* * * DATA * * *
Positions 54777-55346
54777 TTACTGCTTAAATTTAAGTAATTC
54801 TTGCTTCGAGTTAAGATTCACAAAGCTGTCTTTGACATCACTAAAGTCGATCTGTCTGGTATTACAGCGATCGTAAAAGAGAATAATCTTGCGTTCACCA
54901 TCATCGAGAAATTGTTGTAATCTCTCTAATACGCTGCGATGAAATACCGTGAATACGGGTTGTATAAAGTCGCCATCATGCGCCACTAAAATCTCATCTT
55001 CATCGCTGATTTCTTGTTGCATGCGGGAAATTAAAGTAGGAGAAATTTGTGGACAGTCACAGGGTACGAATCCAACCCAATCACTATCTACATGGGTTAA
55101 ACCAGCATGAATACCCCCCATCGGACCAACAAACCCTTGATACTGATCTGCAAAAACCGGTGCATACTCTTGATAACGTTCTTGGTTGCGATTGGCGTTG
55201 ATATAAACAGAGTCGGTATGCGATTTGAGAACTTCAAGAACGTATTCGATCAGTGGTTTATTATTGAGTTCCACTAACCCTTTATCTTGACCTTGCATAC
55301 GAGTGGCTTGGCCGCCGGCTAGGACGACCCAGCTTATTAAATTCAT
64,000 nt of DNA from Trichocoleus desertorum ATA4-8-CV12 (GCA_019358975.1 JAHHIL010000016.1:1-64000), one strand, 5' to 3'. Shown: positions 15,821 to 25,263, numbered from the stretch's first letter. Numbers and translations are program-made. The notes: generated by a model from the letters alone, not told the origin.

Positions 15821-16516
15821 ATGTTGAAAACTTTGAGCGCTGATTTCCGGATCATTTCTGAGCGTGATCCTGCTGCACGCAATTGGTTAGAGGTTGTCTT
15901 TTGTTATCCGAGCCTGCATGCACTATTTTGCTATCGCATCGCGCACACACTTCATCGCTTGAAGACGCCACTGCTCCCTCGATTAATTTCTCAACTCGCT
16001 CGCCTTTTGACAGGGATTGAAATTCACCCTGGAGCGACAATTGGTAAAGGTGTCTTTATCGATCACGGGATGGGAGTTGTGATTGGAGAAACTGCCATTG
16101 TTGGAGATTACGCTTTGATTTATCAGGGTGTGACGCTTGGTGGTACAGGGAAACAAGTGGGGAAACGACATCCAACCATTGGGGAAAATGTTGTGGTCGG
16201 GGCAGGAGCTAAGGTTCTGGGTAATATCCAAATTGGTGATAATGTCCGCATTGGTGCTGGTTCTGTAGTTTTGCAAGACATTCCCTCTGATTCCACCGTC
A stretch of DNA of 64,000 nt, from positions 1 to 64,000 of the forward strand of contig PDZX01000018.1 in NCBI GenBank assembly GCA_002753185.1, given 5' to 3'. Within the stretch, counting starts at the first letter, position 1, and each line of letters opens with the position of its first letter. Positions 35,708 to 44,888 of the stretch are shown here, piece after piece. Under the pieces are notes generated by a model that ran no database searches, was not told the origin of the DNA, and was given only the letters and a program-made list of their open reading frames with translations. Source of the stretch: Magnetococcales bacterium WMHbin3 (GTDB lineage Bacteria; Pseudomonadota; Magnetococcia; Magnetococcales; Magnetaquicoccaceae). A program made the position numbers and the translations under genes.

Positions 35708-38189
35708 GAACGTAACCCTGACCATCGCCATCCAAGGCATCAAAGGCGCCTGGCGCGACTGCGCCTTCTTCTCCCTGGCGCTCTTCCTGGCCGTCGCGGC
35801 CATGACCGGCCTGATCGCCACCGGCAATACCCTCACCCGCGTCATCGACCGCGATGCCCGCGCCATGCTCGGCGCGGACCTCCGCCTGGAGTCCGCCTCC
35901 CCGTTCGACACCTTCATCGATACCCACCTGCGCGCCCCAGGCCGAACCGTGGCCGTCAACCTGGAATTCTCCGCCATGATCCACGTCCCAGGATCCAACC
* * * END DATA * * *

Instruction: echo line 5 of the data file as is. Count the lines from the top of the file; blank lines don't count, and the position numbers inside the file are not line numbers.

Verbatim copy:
55001 CATCGCTGATTTCTTGTTGCATGCGGGAAATTAAAGTAGGAGAAATTTGTGGACAGTCACAGGGTACGAATCCAACCCAATCACTATCTACATGGGTTAA